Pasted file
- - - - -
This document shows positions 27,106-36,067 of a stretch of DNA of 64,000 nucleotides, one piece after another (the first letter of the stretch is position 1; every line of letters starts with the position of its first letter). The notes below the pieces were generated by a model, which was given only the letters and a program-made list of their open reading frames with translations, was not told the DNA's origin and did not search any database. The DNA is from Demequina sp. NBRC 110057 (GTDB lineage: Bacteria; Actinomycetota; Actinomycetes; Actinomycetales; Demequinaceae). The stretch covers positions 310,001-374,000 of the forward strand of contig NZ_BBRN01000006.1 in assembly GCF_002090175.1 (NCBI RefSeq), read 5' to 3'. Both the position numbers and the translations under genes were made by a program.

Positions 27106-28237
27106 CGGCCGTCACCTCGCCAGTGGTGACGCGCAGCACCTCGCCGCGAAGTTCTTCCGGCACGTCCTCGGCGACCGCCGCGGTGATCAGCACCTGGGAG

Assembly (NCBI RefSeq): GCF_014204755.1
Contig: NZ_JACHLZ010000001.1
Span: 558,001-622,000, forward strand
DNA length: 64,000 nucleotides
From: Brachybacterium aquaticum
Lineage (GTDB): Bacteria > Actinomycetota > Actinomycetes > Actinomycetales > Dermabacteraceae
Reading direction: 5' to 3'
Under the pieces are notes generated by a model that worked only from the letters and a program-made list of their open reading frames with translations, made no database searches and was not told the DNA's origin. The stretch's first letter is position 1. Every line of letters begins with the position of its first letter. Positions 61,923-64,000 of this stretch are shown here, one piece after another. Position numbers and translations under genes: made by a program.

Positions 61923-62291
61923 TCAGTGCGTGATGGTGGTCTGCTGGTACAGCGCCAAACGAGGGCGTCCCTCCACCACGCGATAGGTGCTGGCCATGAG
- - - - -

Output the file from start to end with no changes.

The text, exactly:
This document shows positions 27,106-36,067 of a stretch of DNA of 64,000 nucleotides, one piece after another (the first letter of the stretch is position 1; every line of letters starts with the position of its first letter). The notes below the pieces were generated by a model, which was given only the letters and a program-made list of their open reading frames with translations, was not told the DNA's origin and did not search any database. The DNA is from Demequina sp. NBRC 110057 (GTDB lineage: Bacteria; Actinomycetota; Actinomycetes; Actinomycetales; Demequinaceae). The stretch covers positions 310,001-374,000 of the forward strand of contig NZ_BBRN01000006.1 in assembly GCF_002090175.1 (NCBI RefSeq), read 5' to 3'. Both the position numbers and the translations under genes were made by a program.

Positions 27106-28237
27106 CGGCCGTCACCTCGCCAGTGGTGACGCGCAGCACCTCGCCGCGAAGTTCTTCCGGCACGTCCTCGGCGACCGCCGCGGTGATCAGCACCTGGGAG

Assembly (NCBI RefSeq): GCF_014204755.1
Contig: NZ_JACHLZ010000001.1
Span: 558,001-622,000, forward strand
DNA length: 64,000 nucleotides
From: Brachybacterium aquaticum
Lineage (GTDB): Bacteria > Actinomycetota > Actinomycetes > Actinomycetales > Dermabacteraceae
Reading direction: 5' to 3'
Under the pieces are notes generated by a model that worked only from the letters and a program-made list of their open reading frames with translations, made no database searches and was not told the DNA's origin. The stretch's first letter is position 1. Every line of letters begins with the position of its first letter. Positions 61,923-64,000 of this stretch are shown here, one piece after another. Position numbers and translations under genes: made by a program.

Positions 61923-62291
61923 TCAGTGCGTGATGGTGGTCTGCTGGTACAGCGCCAAACGAGGGCGTCCCTCCACCACGCGATAGGTGCTGGCCATGAG